NASA Astronomy Picture of the Day 18 April 2023: Map of Total solar eclipse path

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The first solar eclipse of 2023 is almost here with a hybrid eclipse taking place on April 20. But how does an eclipse occur? According to NASA, a solar eclipse occurs when the Sun, the Moon, and Earth line up, either fully or partially. Depending on how they align, eclipses provide a unique, exciting view of either the Sun or the Moon. However, not all eclipses are visible all over the globe. NASA released a map citing details of 2023 and 2024 solar eclipses in the United States.

Today’s NASA Astronomy Picture of the Day is the map of the total solar eclipse path which will take place on April 8 next year. Viewers in locations outside the paths will not experience a total solar eclipse or annular eclipse, but they may still see a partial eclipse. Apart from the hybrid solar eclipse occurring on April 20, an annular solar eclipse will also take place on October 14, while a total solar eclipse will happen on April 8, 2024. Lines running parallel to each path indicate how much of the Sun will become covered by the Moon during the partial eclipse. For the annular eclipse, these lines appear faint yellow. For the total eclipse, they’re faint purple.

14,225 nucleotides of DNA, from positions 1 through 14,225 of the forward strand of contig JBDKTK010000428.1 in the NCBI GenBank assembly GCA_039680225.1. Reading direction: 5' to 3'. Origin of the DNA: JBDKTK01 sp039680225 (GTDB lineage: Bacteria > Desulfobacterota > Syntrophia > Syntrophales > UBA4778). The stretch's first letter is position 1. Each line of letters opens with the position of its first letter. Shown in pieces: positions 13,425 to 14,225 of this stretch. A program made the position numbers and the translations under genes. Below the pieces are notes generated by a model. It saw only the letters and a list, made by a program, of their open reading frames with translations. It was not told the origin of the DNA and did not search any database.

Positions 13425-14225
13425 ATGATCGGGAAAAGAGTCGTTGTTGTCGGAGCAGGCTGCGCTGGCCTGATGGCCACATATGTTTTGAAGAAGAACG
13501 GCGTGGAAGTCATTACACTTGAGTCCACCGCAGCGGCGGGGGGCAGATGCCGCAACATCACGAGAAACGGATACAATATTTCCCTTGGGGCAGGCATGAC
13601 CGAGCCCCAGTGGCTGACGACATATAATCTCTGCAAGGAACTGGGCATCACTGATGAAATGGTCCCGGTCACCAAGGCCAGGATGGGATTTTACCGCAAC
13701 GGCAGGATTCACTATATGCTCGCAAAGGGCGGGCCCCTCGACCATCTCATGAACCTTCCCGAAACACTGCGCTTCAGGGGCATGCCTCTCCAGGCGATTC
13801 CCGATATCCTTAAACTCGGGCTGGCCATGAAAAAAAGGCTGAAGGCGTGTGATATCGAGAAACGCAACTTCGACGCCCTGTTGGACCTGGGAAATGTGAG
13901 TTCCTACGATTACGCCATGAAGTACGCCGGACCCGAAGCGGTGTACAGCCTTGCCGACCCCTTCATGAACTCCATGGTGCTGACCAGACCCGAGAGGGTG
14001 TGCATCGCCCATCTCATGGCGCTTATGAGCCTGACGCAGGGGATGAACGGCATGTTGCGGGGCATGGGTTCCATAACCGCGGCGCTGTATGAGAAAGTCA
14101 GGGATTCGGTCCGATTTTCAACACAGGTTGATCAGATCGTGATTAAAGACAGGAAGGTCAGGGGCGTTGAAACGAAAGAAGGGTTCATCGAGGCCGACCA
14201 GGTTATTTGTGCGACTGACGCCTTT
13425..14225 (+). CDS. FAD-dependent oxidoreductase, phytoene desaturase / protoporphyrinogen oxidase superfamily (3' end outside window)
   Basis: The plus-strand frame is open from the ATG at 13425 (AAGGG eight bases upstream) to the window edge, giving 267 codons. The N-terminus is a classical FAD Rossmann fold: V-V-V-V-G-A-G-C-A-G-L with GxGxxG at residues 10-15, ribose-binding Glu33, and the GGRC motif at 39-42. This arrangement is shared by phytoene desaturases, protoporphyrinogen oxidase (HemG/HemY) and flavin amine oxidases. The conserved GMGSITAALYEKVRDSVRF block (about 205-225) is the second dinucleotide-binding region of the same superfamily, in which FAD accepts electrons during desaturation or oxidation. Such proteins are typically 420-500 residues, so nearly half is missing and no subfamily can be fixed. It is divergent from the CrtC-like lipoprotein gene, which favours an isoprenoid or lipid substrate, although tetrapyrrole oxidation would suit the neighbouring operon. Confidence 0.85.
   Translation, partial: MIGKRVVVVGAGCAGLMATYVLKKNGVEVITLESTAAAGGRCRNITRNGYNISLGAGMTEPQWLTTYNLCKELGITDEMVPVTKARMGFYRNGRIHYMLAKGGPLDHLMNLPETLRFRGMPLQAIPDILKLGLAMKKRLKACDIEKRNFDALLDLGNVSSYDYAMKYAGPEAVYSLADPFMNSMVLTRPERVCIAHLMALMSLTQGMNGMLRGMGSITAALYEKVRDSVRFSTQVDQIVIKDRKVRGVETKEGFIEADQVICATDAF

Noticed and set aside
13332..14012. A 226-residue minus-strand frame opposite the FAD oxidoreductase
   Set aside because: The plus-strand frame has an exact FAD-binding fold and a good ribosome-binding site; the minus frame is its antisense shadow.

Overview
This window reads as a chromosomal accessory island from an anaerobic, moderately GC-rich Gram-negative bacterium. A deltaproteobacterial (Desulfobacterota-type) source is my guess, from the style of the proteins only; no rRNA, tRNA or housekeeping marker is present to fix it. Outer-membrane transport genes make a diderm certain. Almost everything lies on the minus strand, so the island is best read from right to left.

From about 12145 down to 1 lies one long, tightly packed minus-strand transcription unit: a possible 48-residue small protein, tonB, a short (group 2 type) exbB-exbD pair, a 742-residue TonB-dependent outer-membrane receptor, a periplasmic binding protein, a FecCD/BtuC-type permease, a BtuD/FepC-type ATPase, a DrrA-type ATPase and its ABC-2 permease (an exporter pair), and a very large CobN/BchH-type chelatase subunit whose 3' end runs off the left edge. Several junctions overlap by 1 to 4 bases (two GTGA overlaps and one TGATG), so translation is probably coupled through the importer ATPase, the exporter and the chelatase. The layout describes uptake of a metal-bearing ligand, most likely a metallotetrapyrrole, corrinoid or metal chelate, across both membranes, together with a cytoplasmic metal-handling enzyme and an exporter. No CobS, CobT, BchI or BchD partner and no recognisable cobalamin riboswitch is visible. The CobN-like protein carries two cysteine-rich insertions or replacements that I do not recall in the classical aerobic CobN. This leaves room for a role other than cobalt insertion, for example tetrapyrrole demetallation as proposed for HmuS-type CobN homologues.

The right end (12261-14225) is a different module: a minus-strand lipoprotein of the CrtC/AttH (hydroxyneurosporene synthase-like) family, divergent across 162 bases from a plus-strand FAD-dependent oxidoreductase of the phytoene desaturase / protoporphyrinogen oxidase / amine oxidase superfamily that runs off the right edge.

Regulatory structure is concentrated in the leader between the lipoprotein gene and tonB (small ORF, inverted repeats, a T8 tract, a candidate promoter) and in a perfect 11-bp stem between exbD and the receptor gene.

The picture was created by NASA’s Scientific Visualization Studio (SVS) which allows science enthusiasts to learn about NASA programs through visualization. According to NASA, the SVS works closely with scientists in the creation of visualizations, animations, and images to promote a greater understanding of Earth and Space Science research activities at NASA and within the academic research community supported by NASA.

NASA’s description of the picture

Would you like to see a total eclipse of the Sun? If so, do any friends or relatives live near the path of next April’s eclipse? If yes again, then you might want to arrange a well-timed visit. Next April 8, the path of a total solar eclipse will cross North America from western Mexico to eastern Canada, entering the USA in southern Texas and exiting in northern Maine.

All of North America will experience the least a partial solar eclipse. Featured here is a map of the path of totality. Many people who have seen a total solar eclipse tell stories about it for the rest of their lives. As a warmup, an annular solar eclipse will be visible later this year — in mid-October.

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